4. Write paper on polymer-coated seeds.
5. Publish gene and enzyme results.
6. Analyze results from cuphea rotation study.
7. Write paper on cuphea root study.
8. Demo plots of best canola, cuphea, lupin, and medic lines.
Year 5 (FY 2008)
1. Include perennial weeds in software.
2. Include crop species in software.
3. Publish results of polymer coated seeds.
4. Write and publish G C results.
5. Write and publish cuphea rotation study.
6. Demo plots of best canola, cuphea, lupin, and medic lines.
4a.List the single most significant research accomplishment during FY 2006.
On-Farm Production of Cuphea, A New Oilseed Crop
Addresses NP 305, Crop Production; Component IC, Sustainable Cropping Systems.
Cuphea was harvested successfully in 2005 from about 100 acres on several farms and planted on about 500 acres on many farms in 2006. The problem addressed by this accomplishment involved whether the agronomic information derived from small research plots since 1999 could be transferred successfully to farmers' fields. Team members from the North Central Soil Conservation Research Laboratory developed a cuphea production guide and established relationships with a specialty oilseed company that allowed growers to successfully produce and harvest cuphea seed. This was accomplished in conjunction with the specialty oilseed company, Technology Crops International; as well as a specialty oil (cosmetics) company, FloraTech; the USDA-ARS National Agricultural Utilization Research Center; and North Dakota State University. The impact of this accomplishment was the recognition by growers, a seed company, and a specialty oil company that cuphea can be produced effectively on farms in Minnesota and North and South Dakota.
4b.List other significant research accomplishment(s), if any.
Improved Microclimate and Emergence Models
Addresses NP 305, Crop Production; Component IA, Models and Decision Aids.
Through an NRI grant obtained in 2005 to work on new seedling emergence models, requirements arose to improve soil microclimate models. To meet this need, SolarCalc (estimation of total solar radiation based upon simple meteorological data) was developed and published, and other institutions quickly sought implementation and extension of this utilitarian program. Accordingly, two new projects were initiated: one with the University of Chicago, and another with Landfills+. Impact involves generation of appreciable interest and resources from unexpected entities. Beneficiaries include other scientists, growers, crop advisors, extension personnel and the agrichemical industry, plant growth chamber manufacturers, and waste (landfill) management companies.
4c.List significant activities that support special target populations.
Small farms: At the request of two U-Pick strawberry growers, we initiated two activities. First, a successful proposal was written to the North American Strawberry Growers Association for on-farm research. Second, new modeling initiative was undertaken for an especially troublesome weed in horticultural crops (white cockle). These activities resulted in excellent public relations opportunities for ARS.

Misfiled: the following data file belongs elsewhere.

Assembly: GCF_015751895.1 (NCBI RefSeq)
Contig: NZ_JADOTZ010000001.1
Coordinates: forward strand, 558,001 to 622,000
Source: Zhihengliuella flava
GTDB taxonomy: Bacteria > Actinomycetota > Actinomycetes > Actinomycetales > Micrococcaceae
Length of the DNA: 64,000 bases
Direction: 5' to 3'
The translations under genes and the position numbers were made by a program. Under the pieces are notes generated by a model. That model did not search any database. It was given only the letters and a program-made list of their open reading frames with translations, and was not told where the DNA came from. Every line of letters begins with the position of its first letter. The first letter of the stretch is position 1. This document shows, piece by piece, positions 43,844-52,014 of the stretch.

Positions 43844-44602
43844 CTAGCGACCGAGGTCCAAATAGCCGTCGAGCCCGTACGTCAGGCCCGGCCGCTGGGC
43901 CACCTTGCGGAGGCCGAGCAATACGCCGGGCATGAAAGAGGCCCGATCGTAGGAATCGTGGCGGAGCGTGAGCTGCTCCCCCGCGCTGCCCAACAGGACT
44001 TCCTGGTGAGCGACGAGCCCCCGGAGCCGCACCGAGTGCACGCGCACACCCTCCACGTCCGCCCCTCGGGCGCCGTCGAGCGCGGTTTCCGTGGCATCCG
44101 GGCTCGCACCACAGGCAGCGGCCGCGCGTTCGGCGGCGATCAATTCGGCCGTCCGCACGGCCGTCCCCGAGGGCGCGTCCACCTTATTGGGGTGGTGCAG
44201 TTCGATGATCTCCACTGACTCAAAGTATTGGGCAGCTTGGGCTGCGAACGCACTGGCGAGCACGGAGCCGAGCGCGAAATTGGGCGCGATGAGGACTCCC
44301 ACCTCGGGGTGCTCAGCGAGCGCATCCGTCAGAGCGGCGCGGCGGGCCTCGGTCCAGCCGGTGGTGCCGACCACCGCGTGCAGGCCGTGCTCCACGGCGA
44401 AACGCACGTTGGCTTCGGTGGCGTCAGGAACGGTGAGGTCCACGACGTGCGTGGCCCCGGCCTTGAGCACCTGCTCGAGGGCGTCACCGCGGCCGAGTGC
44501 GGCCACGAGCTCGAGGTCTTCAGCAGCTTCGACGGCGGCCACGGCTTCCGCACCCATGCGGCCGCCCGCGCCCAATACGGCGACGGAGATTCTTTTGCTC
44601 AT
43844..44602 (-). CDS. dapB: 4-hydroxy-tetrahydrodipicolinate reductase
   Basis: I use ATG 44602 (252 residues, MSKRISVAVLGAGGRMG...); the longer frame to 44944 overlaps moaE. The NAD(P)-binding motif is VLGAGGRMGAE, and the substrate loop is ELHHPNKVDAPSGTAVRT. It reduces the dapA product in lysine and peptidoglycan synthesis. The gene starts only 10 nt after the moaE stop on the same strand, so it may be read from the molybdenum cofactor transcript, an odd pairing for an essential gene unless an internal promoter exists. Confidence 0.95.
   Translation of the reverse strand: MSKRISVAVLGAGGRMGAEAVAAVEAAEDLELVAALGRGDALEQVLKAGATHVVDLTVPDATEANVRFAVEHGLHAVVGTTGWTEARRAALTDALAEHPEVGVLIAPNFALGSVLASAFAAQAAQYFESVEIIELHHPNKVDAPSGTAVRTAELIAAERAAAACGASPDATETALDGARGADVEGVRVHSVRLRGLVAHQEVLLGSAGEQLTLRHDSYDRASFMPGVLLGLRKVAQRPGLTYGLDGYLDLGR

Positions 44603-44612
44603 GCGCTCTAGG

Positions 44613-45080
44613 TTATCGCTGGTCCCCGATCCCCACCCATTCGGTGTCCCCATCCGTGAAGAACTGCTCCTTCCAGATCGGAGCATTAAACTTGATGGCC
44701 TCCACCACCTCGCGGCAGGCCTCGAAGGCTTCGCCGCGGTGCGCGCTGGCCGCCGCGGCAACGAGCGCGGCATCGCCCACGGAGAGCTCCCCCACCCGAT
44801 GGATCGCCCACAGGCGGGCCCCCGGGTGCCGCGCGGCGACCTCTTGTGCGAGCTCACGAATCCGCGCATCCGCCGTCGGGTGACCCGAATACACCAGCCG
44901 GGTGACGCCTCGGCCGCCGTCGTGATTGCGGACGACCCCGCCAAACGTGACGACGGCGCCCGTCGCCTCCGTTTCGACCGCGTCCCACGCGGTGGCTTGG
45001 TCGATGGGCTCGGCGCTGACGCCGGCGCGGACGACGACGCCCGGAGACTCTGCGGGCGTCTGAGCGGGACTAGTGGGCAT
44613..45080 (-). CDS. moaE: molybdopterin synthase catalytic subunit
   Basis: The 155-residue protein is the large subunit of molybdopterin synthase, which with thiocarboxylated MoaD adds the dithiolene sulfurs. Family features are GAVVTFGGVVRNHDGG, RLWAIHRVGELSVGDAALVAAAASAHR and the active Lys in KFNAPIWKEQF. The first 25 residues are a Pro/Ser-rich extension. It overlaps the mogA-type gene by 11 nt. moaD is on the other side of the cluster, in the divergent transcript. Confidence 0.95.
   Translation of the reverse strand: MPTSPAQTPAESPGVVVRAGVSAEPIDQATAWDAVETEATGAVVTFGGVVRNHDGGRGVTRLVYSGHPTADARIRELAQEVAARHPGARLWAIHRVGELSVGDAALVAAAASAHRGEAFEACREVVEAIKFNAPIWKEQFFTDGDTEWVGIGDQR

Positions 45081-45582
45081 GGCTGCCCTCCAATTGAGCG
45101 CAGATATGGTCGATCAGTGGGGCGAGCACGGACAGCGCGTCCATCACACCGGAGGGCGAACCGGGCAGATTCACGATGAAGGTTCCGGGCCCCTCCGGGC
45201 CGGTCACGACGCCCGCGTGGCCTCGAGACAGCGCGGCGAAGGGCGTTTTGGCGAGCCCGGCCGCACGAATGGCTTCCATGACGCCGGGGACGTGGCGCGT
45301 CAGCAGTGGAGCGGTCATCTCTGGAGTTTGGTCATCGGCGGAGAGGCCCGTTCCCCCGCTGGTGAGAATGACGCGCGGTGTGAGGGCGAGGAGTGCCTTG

Tribal / 1994 Colleges: (1) wrote grant proposal with Salish-Kootenai College personnel and submitted proposal to the USDA-CSREES-TCRGP. (2) Paid recruitment visit to Fond du Lac College, wherein met and discussed recruitment issues with president of college and other administrators and faculty.
5.Describe the major accomplishments to date and their predicted or actual impact.
Identification, agronomic understanding, and establishment of cuphea as a viable alternative oilseed crop that can be grown and managed in Midwestern states. Action Plan components: NP305.I.C Sustainable Cropping Systems - Crops (new crops), etc. The Cuphea Consortium now includes a seed company, a specialty oil company, a major manufacture, a major commodity company, three universities (Univ. of Georgia, Western Illinois Univ., and North Dakota State Univ.), and three ARS labs (Ames, Morris, and Peoria). On-farm cuphea acreage rose from 50 acres in 2004 to 100 acres in 2005 to 600 acres in 2006. Farms growing cuphea were distributed in MN, ND, and SD.
Development of basic model routines and subroutines for software such as WeedCast and WheatScout. Action Plan components: NP305.I.A Models and Decision Aids and NP304.7 Weed Biology and Ecology. Models are being used by growers, agrichemical industry, extension, and university classroom instructors, both in the USA and abroad.
6.What science and/or technologies have been transferred and to whom? When is the science and/or technology likely to become available to the end-user (industry, farmer, other scientists)? What are the constraints, if known, to the adoption and durability of the technology products?
General: Cuphea agronomic information is being used by increasing numbers of farmers on increasing acreage in MN, ND, and SD, as well as by seed companies and industry. Emergence models continue to be used by crop advisors, extension educators, and university lecturers, and new models have been developed through cooperation with Ohio State University, University of Minnesota, and the University of California. Use of both technologies will increase as information, knowledge, and predictive abilities increase. Results pertaining to temperature-activated polymer seed coating for corn is being used by farmers, seed companies and industry, and additional results for soybean may increase the use of this technology even further. Constraints involve hesitation by farmers and agricultural and the chemical industries to accept new technologies and better appreciate risk.